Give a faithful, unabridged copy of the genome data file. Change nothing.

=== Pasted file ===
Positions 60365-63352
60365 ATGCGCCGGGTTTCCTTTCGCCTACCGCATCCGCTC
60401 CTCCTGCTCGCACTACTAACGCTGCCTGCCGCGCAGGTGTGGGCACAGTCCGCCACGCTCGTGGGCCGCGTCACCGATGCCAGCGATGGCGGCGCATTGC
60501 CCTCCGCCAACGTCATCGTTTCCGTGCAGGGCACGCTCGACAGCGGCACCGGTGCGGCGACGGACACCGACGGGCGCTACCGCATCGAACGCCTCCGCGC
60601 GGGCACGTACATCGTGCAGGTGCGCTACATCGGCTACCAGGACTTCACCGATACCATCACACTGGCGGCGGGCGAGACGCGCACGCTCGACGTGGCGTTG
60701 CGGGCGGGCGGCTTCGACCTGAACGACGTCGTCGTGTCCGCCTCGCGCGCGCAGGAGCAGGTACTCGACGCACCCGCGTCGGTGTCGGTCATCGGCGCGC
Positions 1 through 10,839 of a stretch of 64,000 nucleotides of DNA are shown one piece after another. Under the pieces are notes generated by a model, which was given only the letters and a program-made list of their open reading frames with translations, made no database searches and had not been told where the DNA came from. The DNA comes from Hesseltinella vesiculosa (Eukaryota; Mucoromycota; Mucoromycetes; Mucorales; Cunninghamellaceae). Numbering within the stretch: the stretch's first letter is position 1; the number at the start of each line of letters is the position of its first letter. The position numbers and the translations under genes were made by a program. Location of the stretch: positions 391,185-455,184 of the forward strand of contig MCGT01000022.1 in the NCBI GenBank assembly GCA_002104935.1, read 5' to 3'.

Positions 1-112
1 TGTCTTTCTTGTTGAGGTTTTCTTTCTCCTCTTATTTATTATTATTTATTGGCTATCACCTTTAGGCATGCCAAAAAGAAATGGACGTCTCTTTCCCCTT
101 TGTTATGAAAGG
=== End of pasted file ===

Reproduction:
Positions 60365-63352
60365 ATGCGCCGGGTTTCCTTTCGCCTACCGCATCCGCTC
60401 CTCCTGCTCGCACTACTAACGCTGCCTGCCGCGCAGGTGTGGGCACAGTCCGCCACGCTCGTGGGCCGCGTCACCGATGCCAGCGATGGCGGCGCATTGC
60501 CCTCCGCCAACGTCATCGTTTCCGTGCAGGGCACGCTCGACAGCGGCACCGGTGCGGCGACGGACACCGACGGGCGCTACCGCATCGAACGCCTCCGCGC
60601 GGGCACGTACATCGTGCAGGTGCGCTACATCGGCTACCAGGACTTCACCGATACCATCACACTGGCGGCGGGCGAGACGCGCACGCTCGACGTGGCGTTG
60701 CGGGCGGGCGGCTTCGACCTGAACGACGTCGTCGTGTCCGCCTCGCGCGCGCAGGAGCAGGTACTCGACGCACCCGCGTCGGTGTCGGTCATCGGCGCGC
Positions 1 through 10,839 of a stretch of 64,000 nucleotides of DNA are shown one piece after another. Under the pieces are notes generated by a model, which was given only the letters and a program-made list of their open reading frames with translations, made no database searches and had not been told where the DNA came from. The DNA comes from Hesseltinella vesiculosa (Eukaryota; Mucoromycota; Mucoromycetes; Mucorales; Cunninghamellaceae). Numbering within the stretch: the stretch's first letter is position 1; the number at the start of each line of letters is the position of its first letter. The position numbers and the translations under genes were made by a program. Location of the stretch: positions 391,185-455,184 of the forward strand of contig MCGT01000022.1 in the NCBI GenBank assembly GCA_002104935.1, read 5' to 3'.

Positions 1-112
1 TGTCTTTCTTGTTGAGGTTTTCTTTCTCCTCTTATTTATTATTATTTATTGGCTATCACCTTTAGGCATGCCAAAAAGAAATGGACGTCTCTTTCCCCTT
101 TGTTATGAAAGG